Chadwick Boseman’s Cause of Death: ‘Black Panther’ star dies of colon cancer at 43

Actor Chadwick Boseman, known for his role as T’Challa in “Black Panther” and his portrayal of Jackie Robinson in “42,” died Friday after a four-year battle with colon cancer. He was 43.

Doctors bin diagnose Boseman with stage three colon cancer four years ago before di disease kill am afta e progress to stage four of dis type of cancer.

Who Was Chadwick Boseman?

Chadwick Boseman had early success as a stage actor, writer and director, before landing gigs on TV shows like Lincoln Heights. Boseman broke through with his big screen portrayals of two African American icons: baseball player Jackie Robinson in 42, and soul singer James Brown in Get on Up. Boseman later took on the role of Black Panther for a series of Marvel superhero films, including the immensely successful Black Panther in early 2018.

Early Life and Career

Chadwick Aaron Boseman was born in 1976 in South Carolina and went on to attend Howard University in Washington, D.C., graduating with a Bachelor of Fine Arts in directing. He then attended the British American Drama Academy in Oxford, England.

Boseman has performed in a number of stage productions, including Breathe, Romeo and Juliet, Bootleg Blues, Zooman, and Willie’s Cut and Shine. He won an AUDELCO award for his role as the teen E.J. in 2002’s Urban Transitions: Loose Blossoms, a play by Ron Milner about a struggling African American family pulled in by the temptation of fast cash. He’s also worked as part of the Hip Hop Theatre Festival and has written the plays Hieroglyphic Graffiti, Deep Azure and Rhyme Deferred. Additionally, he has directed a number of stage productions, as well as the short film Blood Over a Broken Pawn.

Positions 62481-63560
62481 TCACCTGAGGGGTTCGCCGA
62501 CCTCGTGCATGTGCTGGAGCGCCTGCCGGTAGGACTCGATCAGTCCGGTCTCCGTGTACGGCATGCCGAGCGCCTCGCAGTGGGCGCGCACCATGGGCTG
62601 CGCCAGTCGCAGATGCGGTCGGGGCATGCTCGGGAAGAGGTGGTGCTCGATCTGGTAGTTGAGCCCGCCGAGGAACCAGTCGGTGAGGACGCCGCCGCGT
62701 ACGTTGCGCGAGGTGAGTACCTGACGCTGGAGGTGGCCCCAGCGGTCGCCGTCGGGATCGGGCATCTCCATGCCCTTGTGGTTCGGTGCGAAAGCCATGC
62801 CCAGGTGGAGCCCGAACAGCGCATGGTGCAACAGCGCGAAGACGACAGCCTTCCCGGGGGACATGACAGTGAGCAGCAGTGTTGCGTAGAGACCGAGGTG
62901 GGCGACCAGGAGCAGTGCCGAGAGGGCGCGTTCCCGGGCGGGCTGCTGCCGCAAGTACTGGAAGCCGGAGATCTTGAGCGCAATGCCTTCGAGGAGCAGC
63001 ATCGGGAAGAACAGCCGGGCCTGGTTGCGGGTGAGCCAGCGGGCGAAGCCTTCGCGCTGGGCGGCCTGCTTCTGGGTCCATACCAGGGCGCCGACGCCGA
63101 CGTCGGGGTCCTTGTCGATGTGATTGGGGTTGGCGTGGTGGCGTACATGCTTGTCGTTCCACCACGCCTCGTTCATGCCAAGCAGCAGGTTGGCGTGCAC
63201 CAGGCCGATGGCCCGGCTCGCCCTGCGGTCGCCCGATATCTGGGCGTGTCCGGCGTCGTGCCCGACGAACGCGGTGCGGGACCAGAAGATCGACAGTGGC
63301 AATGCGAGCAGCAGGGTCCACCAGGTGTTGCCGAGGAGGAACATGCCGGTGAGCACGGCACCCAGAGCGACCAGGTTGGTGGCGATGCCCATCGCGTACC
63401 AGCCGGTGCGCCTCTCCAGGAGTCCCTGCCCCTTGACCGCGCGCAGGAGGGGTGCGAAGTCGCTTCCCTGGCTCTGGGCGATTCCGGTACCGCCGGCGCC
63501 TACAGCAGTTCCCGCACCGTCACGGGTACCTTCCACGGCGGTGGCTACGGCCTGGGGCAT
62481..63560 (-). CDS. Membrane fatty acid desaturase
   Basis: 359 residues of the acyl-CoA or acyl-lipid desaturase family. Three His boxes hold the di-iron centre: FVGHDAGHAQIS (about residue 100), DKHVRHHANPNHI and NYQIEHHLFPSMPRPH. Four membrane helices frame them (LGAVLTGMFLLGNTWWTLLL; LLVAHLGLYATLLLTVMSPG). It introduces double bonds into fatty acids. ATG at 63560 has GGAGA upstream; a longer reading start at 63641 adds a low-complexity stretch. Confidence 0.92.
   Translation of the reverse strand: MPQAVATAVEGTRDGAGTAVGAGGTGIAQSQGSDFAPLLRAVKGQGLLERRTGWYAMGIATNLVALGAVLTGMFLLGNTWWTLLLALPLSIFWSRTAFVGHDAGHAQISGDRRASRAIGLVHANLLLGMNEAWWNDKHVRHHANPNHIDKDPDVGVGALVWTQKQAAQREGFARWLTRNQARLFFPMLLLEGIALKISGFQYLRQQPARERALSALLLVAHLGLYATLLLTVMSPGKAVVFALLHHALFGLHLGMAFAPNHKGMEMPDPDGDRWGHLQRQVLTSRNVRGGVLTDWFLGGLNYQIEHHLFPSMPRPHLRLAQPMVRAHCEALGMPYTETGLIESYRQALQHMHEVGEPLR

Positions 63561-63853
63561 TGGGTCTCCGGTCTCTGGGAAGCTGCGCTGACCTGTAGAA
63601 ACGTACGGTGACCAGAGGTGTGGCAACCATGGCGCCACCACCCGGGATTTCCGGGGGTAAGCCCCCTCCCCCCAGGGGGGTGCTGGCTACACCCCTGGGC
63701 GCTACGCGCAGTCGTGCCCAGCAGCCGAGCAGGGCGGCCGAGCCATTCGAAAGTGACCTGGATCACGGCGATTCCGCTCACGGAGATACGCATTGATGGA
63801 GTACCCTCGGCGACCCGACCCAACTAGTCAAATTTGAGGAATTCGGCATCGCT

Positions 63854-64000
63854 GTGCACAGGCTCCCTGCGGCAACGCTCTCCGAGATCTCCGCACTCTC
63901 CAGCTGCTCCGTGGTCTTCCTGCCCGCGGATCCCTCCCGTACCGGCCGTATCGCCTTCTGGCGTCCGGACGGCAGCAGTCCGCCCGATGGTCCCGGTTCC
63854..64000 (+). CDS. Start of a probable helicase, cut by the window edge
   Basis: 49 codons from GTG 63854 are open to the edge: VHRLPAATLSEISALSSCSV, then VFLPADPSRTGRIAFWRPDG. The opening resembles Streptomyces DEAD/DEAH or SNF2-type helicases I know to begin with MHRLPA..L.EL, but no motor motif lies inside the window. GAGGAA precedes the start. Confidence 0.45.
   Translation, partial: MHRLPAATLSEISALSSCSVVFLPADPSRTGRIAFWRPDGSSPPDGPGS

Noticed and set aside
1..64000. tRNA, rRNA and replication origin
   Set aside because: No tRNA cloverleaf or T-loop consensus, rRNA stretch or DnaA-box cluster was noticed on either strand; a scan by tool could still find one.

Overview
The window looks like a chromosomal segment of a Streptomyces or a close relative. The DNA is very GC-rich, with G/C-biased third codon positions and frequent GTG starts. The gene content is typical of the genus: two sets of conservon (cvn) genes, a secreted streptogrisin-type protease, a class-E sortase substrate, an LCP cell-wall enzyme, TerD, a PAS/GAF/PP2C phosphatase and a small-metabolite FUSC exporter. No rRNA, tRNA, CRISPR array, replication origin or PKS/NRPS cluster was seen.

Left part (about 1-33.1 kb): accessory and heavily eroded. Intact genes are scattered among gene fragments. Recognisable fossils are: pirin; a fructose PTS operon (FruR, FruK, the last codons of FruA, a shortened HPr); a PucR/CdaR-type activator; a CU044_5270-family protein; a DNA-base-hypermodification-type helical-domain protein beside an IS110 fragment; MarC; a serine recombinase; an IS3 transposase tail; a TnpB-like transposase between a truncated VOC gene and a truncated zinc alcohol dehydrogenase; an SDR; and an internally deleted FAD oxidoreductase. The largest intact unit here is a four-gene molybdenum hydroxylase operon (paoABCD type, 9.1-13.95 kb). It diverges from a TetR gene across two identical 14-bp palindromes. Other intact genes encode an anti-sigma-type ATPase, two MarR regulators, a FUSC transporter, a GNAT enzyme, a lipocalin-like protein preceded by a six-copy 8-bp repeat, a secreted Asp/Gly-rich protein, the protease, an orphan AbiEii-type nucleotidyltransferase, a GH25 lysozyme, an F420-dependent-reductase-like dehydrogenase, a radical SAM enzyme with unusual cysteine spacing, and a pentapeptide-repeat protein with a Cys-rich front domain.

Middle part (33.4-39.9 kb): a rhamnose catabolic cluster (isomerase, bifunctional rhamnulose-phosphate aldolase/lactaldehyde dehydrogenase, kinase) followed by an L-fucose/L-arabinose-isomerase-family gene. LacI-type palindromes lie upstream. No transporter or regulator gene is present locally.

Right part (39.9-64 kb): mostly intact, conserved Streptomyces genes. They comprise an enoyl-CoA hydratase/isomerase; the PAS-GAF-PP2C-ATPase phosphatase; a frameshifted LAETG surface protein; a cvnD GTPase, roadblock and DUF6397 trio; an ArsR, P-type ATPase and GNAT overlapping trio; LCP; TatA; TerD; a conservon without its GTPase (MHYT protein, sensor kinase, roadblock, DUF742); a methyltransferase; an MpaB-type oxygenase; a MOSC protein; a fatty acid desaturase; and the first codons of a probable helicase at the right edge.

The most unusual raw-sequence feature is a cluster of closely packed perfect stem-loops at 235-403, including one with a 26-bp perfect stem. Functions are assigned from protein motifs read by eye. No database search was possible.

What is Colon Cancer:

Colorectal cancer is a cancer that starts in the colon (large intestine) or rectum. Both of these organs are in the lower portion of your digestive system. The rectum is at the end of the colon.

The American Cancer Society (ACS) estimates that about 1 in 23 men and 1 in 25 women will develop colorectal cancer during their lifetime.

Your doctor may use staging as a guideline to figure out how far along the cancer is. It’s important for your doctor to know the stage of the cancer so they can come up with the best treatment plan for you and give you an estimate of your long-term outlook.

Stage 0 colorectal cancer is the earliest stage, and stage 4 is the most advanced stage:

Stage 0. Also known as carcinoma in situ, in this stage abnormal cells are only in the inner lining of the colon or rectum.

Stage 1. The cancer has penetrated the lining, or mucosa, of the colon or rectum and may have grown into the muscle layer. It hasn’t spread to nearby lymph nodes or to other parts of the body.

Stage 2. The cancer has spread to the walls of the colon or rectum or through the walls to nearby tissues but hasn’t affected the lymph nodes.

Stage 3. The cancer has moved to the lymph nodes but not to other parts of the body.

Stage 4. The cancer has spread to other distant organs, such as the liver or lungs.

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